JOURNALIST: To me that implies that maybe some properties, some land should be off-limits to build, for rebuilding?
PLIBERSEK: No I'm not saying that and I certainly wouldn't say that from my position. Right now we are 100 per cent focused on the immediate needs of communities, making sure that they have – that their lives are safe, that they are physically safe in a safe place, and that their immediate needs are met, making sure that they've got emergency financial assistance. I mean it actually literally blows me away that this government is saying ‘yeah people can just hop online and fill in forms online using their MyGov log on and so on’. I mean we are talking about people in crisis, who don't have a phone, don't have a battery, don't have a power source, don't have the internet, and the Government's first response was yeah just log on, we'll help you out through the portal. I mean, it is an unbelievable lack of understanding of the catastrophe that people were facing. But longer term we know that there are things that we can do to build back better, to build back safer. The Government's got a fund of almost $5 billion. It's got $800 million in interest payments, and this government hasn't used that fund to help communities rebuild after bushfires, after floods, to make sure that they're safer in the future. That has to be a focus and that's what Labor is committed to.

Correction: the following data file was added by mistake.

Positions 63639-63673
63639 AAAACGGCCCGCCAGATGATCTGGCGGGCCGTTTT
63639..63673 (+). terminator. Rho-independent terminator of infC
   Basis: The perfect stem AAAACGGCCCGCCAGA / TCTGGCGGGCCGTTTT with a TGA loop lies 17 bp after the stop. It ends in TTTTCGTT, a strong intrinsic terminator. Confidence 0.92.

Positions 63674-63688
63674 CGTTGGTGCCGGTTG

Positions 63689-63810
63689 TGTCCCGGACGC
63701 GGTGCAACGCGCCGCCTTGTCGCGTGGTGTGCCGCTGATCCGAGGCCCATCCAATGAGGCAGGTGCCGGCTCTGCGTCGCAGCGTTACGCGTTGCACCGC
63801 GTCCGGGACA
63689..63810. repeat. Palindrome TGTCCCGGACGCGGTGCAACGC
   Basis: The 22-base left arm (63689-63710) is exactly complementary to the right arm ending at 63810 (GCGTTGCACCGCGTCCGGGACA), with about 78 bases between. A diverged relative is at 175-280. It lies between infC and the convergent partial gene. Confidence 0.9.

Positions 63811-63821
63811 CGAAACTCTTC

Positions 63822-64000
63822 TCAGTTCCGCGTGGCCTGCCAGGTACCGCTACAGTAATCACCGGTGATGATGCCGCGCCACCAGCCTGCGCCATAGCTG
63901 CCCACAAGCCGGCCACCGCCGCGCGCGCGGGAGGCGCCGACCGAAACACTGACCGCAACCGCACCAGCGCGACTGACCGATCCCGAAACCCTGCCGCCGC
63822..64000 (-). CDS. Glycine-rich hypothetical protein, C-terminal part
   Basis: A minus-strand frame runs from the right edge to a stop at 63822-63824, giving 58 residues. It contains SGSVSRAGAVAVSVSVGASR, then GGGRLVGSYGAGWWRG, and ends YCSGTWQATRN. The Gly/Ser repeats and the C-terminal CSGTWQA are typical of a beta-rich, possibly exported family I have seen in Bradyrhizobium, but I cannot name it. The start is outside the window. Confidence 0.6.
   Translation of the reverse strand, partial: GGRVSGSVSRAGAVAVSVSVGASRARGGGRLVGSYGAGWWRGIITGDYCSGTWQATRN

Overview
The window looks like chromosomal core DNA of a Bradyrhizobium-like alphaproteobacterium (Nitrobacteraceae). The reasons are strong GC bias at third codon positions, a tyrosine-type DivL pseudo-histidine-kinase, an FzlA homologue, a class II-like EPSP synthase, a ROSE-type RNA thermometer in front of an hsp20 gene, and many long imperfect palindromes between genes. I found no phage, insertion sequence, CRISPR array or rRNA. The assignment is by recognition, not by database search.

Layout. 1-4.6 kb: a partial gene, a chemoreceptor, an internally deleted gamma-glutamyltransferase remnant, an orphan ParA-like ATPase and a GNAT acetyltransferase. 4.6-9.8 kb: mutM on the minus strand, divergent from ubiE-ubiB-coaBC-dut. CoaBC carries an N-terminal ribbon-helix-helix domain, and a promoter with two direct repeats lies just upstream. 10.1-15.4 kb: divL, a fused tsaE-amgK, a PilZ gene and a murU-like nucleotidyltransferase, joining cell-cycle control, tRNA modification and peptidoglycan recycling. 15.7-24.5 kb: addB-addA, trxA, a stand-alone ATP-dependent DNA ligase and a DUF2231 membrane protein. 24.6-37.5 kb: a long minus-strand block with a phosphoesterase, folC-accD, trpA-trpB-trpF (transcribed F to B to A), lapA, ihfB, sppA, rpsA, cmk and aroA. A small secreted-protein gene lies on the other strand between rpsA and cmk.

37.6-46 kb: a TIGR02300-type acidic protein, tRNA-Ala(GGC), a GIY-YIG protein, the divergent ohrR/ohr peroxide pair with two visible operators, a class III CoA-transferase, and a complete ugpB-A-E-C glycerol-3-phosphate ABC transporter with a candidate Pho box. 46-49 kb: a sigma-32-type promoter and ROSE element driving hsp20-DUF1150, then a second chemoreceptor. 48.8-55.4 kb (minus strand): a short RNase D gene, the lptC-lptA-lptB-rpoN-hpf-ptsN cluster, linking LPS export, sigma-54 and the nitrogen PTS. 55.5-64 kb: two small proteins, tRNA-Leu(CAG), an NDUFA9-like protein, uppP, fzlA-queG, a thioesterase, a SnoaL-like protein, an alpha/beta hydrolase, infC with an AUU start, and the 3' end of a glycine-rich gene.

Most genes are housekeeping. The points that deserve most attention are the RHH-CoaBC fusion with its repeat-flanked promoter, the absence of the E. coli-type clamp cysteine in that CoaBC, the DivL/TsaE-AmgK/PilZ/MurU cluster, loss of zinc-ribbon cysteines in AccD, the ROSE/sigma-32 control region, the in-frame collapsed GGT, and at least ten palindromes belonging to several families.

JOURNALIST: Can you tell us what the announcement was this morning?
PLIBERSEK: We were at a fantastic local service in Wallsend today, Mum's Cottage with Dan Repacholi. Dan came to us federally and said look I've got this wonderful place, Mum's Cottage in the electorate that I'd like to help. They do amazing work helping people who are escaping violence, helping people who are isolated and with mental health and legal problems, helping the most disadvantaged people in the community. But they're in a very old building and with about $250,000 we can fix it up so that the people who work at Mum's Cottage can focus on doing what they do best, which is helping every person who walks in the front door. So we were very happy to make that announcement that if Labor is elected, we would provide Mum's Cottage with the $250,000 they need to fix up their building so they can offer more services to more people in need.